Nick Fury, Agent Of SHIELD: Who Is Scorpio? by Steranko & Co. (graphic novel review).

June 27, 2019 | By | Reply More

Oddly, I though the sequel to ‘Nick Fury, Agent Of SHIELD’ wasn’t available or out of print or not even out there and then the long river website’s algorithm popped it up and indicated very few copies left. It then became a panic buy just in case some of you lucky folk out there beat me to the punch. More so as I didn’t get or couldn’t afford or barely saw these early issues when I got back into comicbooks the second time around.

When ‘Strange Tales’ popularity and Marvel no longer under the DC Comics restriction of distributing 8 comics a month gone, ‘Doctor Strange’ and ‘Nick Fury, Agent Of SHIELD’ parted company on good terms and on a monthly schedule. This meant double the pages at 19 a month and artist/writer Jim Steranko couldn’t keep up after 4 issues. These are included here in ‘Nick Fury, Agent Of SHIELD: Who Is Scorpio?’ The first and last story here focus on Scorpio, a villain who could masquerade as anyone else and unfortunate seemingly death at the end of each issue. Later appearances tend to indicate that there was more than one of them.

‘Who Is Scorpio?’ really has the villain really going after Nick Fury, using SHIELD’s own weapons against him, more so as he turns off an experimental protection suit that he was testing. With foresight now, it wouldn’t be difficult to see this story as a 2-parted in the original ‘Strange Tales’ but is still effective.

The second story, ‘Fun House’ has Fury and SHIELD recruit Jimmy Woo discovering the hidden base of Centurius and his robot dinosaurs, a popular trope amongst comicbook artists. Here, though, it is also being used as a film set. Objectively, the film set angle looks like additional scenes to pump up the page count but it still works.

The third story, ‘Dark Moon Rise, Hell Hound Kill!’, goes totally off on a different tact with Fury visiting Scotland to investigate the death of Ken Astor, an old commando comrade. There are elements of ‘Hound Of The Baskervilles’ here but with a more futuristic update. It is more obvious here that this was an original 2-parter. Very atmospheric and Fury doesn’t rely on his usual weaponry for a change.

The last story has Fury captured by Scorpio who takes his place. He replaces a Life Model Decoy with the real Fury with paralysed vocal cords in a combat demonstration leaving him to fight for his life. For an end story, Steranko left with a real bang.

At the back of this book are the 6 covers Steranko drew for this title. 6? Ah, # 4 was a reprint of the origin of SHIELD, allowing time for him to catch up but with the most popular cover and was used for the first volume. One can only wonder what story he would have done with # 6 with Fury in space had he done the interiors.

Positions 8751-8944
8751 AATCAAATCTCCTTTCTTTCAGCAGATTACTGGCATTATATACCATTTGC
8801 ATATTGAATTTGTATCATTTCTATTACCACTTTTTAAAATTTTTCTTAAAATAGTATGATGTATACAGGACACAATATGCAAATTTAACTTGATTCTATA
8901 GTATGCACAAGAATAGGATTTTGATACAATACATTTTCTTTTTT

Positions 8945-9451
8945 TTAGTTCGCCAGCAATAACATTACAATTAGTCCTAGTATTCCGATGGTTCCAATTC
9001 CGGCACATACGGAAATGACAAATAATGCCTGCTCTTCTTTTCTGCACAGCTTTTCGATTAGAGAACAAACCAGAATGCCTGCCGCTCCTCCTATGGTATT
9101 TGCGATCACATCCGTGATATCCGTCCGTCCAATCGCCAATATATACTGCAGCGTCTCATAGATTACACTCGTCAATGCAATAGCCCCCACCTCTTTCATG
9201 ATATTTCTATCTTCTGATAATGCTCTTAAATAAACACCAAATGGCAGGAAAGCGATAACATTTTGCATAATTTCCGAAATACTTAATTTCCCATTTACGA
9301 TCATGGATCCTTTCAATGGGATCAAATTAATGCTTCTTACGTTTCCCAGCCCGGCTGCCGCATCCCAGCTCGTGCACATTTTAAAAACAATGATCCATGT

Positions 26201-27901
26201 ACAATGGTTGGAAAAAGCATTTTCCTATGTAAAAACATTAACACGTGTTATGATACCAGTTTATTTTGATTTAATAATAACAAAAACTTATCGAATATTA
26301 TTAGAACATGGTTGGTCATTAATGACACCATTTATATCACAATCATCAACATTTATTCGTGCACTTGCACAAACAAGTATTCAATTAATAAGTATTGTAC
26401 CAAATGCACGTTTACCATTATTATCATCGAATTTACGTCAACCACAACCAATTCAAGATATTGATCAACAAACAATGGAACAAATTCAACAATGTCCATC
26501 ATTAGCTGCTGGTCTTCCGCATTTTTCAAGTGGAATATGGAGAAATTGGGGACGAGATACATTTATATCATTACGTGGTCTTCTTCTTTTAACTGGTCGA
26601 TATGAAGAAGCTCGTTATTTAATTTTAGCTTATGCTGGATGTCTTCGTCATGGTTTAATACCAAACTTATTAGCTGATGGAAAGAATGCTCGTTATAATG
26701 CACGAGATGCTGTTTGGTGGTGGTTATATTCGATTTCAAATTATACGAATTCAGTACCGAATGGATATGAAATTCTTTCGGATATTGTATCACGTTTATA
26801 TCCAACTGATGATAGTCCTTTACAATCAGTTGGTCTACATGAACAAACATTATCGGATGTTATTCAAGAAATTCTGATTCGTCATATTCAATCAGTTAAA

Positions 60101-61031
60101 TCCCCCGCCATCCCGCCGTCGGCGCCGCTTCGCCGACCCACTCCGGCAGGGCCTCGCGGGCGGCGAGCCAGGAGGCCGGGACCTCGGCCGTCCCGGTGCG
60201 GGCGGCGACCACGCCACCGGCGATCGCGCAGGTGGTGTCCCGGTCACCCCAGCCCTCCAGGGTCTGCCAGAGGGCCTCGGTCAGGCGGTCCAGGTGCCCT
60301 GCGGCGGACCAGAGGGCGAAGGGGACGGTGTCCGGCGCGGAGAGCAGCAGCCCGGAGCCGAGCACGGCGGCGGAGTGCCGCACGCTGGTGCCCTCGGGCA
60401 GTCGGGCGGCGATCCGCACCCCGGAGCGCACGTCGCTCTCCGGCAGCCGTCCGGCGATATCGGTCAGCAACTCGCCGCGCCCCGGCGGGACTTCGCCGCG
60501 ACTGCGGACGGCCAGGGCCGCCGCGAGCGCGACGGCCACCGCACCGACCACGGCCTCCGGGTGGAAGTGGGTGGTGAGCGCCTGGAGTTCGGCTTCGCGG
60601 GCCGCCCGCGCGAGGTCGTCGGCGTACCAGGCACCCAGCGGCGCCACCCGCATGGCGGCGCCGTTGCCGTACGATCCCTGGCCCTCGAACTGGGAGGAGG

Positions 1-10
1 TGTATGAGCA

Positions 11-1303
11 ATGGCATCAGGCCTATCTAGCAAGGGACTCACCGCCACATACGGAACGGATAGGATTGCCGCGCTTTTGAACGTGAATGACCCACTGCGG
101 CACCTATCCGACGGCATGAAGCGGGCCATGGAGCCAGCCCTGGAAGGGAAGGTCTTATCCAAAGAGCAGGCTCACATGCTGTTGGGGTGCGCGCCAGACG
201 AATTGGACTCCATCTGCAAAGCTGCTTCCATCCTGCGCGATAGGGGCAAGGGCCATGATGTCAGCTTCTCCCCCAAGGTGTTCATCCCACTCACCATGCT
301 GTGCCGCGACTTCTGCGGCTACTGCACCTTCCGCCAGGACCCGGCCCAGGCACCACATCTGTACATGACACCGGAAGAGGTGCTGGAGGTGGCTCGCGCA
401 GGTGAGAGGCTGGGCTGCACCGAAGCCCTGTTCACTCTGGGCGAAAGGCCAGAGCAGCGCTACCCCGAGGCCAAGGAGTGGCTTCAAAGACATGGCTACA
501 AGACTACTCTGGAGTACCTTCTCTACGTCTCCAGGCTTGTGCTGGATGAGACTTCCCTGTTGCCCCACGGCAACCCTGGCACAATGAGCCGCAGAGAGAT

One thing I was curious about was whether all the pages were intact in this edition. Y’see, back in its original print run, Fury and the Countless were having a more than passionate embrace in ‘Fun House’. Tactfully, Steranko did this with tasteful metaphor. Fortunately, it is. alas, with a changed last panel in the original. Just for the record, I thought to include the original here. It’s not as though it isn’t out there on the Net. Whether this has been carried over to other reprints only you can tell me. About the only thing it reveals is that Fury doesn’t always wear his gun.

In many respects, you would have to wonder what would have happened had Steranko had stayed with comicbooks rather than pursue other things. Would he divide his talents or want total control in his work. However, with this work here and on brief stints on ‘Captain America’ and ‘The Uncanny X-Men’ and several awards, Steranko established his position in comicbook history and you should check out both volumes while you can, unless Marvel re-release them again.

GF Willmetts

June 2019

(pub: Marvel, 2009. 88 page graphic novel softcover, Price: I pulled my copy for about £10.00 (UK). ISBN: 978-0-7851-0766-8)

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Category: Books, Comics, Superheroes

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About UncleGeoff

Geoff Willmetts has been editor at SFCrowsnest for some 21 plus years now, showing a versatility and knowledge in not only Science Fiction, but also the sciences and arts, all of which has been displayed here through editorials, reviews, articles and stories. With the latter, he has been running a short story series under the title of ‘Psi-Kicks’
If you want to contribute to SFCrowsnest, read the guidelines and show him what you can do. If it isn’t usable, he spends as much time telling you what the problems is as he would with material he accepts. This is largely how he got called an Uncle, as in Dutch Uncle. He’s not actually Dutch but hails from the west country in the UK.

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